THE SHOW “Great News”
WHEN|WHERE Premieres Tuesday at 9 p.m. on NBC/4
WHAT IT’S ABOUT Katie Wendelson (Briga Heelan) is news producer at “The Breakdown,” a cable news show that originates out of Secaucus, New Jersey. Her mom, Carol (Andrea Martin), decides to go back to work and gets a job as an intern on the show. No problem (not). At least Carol can put bumptious anchorman Chuck Pierce (John Michael Higgins) in his place, and handles executive producer Greg (Adam Campbell) skillfully, too. Chuck likes her around because they at least share generational common ground. By contrast, he can’t understand a word his Gen X-ish co-anchor Portia (Nicole Richie) says. This 10-episode series was created by Tracey Wigfield (an Emmy winner for “30 Rock”), who also plays Beth, the oddball meteorologist. The “30 Rock” team of Tina Fey and Robert Carlock are executive producers.
MY SAY Andrea Martin is a genuine legend but most of the TV viewing nation has never even heard of her. Why? Beats me! Your loss, TV viewing nation. She’s an outstanding comic actress, and also has a couple of Tonys to prove that indisputable fact. She’s starred in a few big movies, too (Aunt Voula in “My Big Fat Greek Wedding”). Your kids may remember her, or at least her voice (“The Adventures of Jimmy Neutron,” and many other animated series).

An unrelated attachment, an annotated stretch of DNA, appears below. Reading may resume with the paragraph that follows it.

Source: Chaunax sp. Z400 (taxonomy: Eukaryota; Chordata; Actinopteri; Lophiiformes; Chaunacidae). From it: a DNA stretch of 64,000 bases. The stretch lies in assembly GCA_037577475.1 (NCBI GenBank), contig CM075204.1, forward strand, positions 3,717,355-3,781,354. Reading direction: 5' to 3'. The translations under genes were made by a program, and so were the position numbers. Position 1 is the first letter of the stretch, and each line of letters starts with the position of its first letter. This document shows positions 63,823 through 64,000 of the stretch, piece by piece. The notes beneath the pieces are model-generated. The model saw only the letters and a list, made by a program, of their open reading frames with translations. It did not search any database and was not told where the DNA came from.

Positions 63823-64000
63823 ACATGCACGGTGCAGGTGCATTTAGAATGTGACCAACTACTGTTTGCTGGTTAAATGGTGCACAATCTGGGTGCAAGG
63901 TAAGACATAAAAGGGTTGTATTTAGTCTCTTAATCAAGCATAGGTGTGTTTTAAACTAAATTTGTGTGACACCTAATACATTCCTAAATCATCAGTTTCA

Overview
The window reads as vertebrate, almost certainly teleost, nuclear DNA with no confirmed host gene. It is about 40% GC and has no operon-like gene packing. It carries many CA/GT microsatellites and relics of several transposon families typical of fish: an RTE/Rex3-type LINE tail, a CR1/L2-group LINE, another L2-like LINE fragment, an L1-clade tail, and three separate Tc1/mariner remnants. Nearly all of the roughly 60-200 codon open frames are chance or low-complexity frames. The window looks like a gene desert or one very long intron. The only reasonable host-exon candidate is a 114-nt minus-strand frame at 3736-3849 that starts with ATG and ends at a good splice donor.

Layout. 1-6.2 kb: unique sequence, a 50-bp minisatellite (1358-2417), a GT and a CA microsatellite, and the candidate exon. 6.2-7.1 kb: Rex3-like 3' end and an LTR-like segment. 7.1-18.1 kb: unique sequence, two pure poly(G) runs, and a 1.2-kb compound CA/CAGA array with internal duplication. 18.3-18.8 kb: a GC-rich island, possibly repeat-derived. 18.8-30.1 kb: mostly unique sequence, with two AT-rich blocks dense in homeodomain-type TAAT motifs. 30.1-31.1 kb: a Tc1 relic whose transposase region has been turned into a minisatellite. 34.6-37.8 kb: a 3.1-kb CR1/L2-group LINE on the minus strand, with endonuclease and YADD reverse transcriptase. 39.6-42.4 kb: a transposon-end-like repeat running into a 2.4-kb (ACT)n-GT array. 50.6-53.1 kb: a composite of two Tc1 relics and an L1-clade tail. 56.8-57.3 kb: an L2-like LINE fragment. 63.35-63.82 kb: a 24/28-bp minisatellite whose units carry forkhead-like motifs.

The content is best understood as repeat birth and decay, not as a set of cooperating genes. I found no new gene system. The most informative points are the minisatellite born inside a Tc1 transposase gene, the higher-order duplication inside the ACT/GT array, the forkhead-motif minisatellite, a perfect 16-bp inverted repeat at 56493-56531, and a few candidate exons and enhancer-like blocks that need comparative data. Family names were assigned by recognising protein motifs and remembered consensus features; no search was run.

Then, there was Edith Prickley, of “SCTV,” the great ’70s comedy sketch show about a bad TV station in Melonville (Edith was the station manager). Martin has probably spread a little bit of Edith across the years and the various roles (most recently as the dyspeptic Marilyn Kessler in Hulu’s underrated “Difficult People”). There’s a hint of Edith in Carol, too — a yenta with an abundance of energy, a good heart and a lot of opinions. As always (or as expected) Martin steals the whole series. She can’t help it. She’s just that good.
In fact, comparisons here with “SCTV” are inevitable but probably misplaced. They are both about “news programs” filled with quirky characters. But “SCTV” was giddily over the top, while “Great News” is a little more restrained. Besides, “30 Rock” has already cornered the market on madcap workplace comedies set at a fictional TV show. “Great News” wisely doesn’t want any comparisons with that classic either.
So the series ambles along at its own congenial pace, lighthearted and largely without a care in the world. “Great News” can also be something of an Easter egg hunt for lovers of classic TV and classic Broadway. Vicki Lawrence turns up here, and so does Christina Pickles — Ross Geller’s mom from “Friends,” and star of the stage during the ’60s and ’70s. There are probably many others. You’ll enjoy looking for them.
BOTTOM LINE “The Andrea Martin Show” . . . err, “Great News” is a genuine pleasure.